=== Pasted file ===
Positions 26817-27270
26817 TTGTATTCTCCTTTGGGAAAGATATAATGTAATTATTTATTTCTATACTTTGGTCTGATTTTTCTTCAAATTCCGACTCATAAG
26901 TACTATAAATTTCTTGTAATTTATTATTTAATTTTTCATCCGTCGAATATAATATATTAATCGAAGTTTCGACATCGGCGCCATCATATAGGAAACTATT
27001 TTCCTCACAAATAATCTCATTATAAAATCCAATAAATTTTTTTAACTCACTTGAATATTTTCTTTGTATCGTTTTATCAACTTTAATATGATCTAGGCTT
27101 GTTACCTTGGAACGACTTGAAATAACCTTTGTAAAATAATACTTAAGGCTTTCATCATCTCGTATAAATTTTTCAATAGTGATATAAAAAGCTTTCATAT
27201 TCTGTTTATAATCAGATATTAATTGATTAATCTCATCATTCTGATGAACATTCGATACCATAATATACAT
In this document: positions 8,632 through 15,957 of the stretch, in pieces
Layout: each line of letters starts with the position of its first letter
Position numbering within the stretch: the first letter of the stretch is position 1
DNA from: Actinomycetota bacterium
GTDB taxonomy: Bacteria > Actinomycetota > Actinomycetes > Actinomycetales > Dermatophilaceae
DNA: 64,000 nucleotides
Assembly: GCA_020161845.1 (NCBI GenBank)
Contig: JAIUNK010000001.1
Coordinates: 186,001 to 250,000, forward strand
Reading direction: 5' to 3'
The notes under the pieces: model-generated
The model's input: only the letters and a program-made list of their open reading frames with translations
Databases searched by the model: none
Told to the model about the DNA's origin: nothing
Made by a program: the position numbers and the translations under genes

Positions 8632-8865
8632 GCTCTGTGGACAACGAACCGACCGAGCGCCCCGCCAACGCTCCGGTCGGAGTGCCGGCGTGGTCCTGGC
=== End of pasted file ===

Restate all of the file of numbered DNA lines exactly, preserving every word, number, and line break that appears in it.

Positions 26817-27270
26817 TTGTATTCTCCTTTGGGAAAGATATAATGTAATTATTTATTTCTATACTTTGGTCTGATTTTTCTTCAAATTCCGACTCATAAG
26901 TACTATAAATTTCTTGTAATTTATTATTTAATTTTTCATCCGTCGAATATAATATATTAATCGAAGTTTCGACATCGGCGCCATCATATAGGAAACTATT
27001 TTCCTCACAAATAATCTCATTATAAAATCCAATAAATTTTTTTAACTCACTTGAATATTTTCTTTGTATCGTTTTATCAACTTTAATATGATCTAGGCTT
27101 GTTACCTTGGAACGACTTGAAATAACCTTTGTAAAATAATACTTAAGGCTTTCATCATCTCGTATAAATTTTTCAATAGTGATATAAAAAGCTTTCATAT
27201 TCTGTTTATAATCAGATATTAATTGATTAATCTCATCATTCTGATGAACATTCGATACCATAATATACAT
In this document: positions 8,632 through 15,957 of the stretch, in pieces
Layout: each line of letters starts with the position of its first letter
Position numbering within the stretch: the first letter of the stretch is position 1
DNA from: Actinomycetota bacterium
GTDB taxonomy: Bacteria > Actinomycetota > Actinomycetes > Actinomycetales > Dermatophilaceae
DNA: 64,000 nucleotides
Assembly: GCA_020161845.1 (NCBI GenBank)
Contig: JAIUNK010000001.1
Coordinates: 186,001 to 250,000, forward strand
Reading direction: 5' to 3'
The notes under the pieces: model-generated
The model's input: only the letters and a program-made list of their open reading frames with translations
Databases searched by the model: none
Told to the model about the DNA's origin: nothing
Made by a program: the position numbers and the translations under genes

Positions 8632-8865
8632 GCTCTGTGGACAACGAACCGACCGAGCGCCCCGCCAACGCTCCGGTCGGAGTGCCGGCGTGGTCCTGGC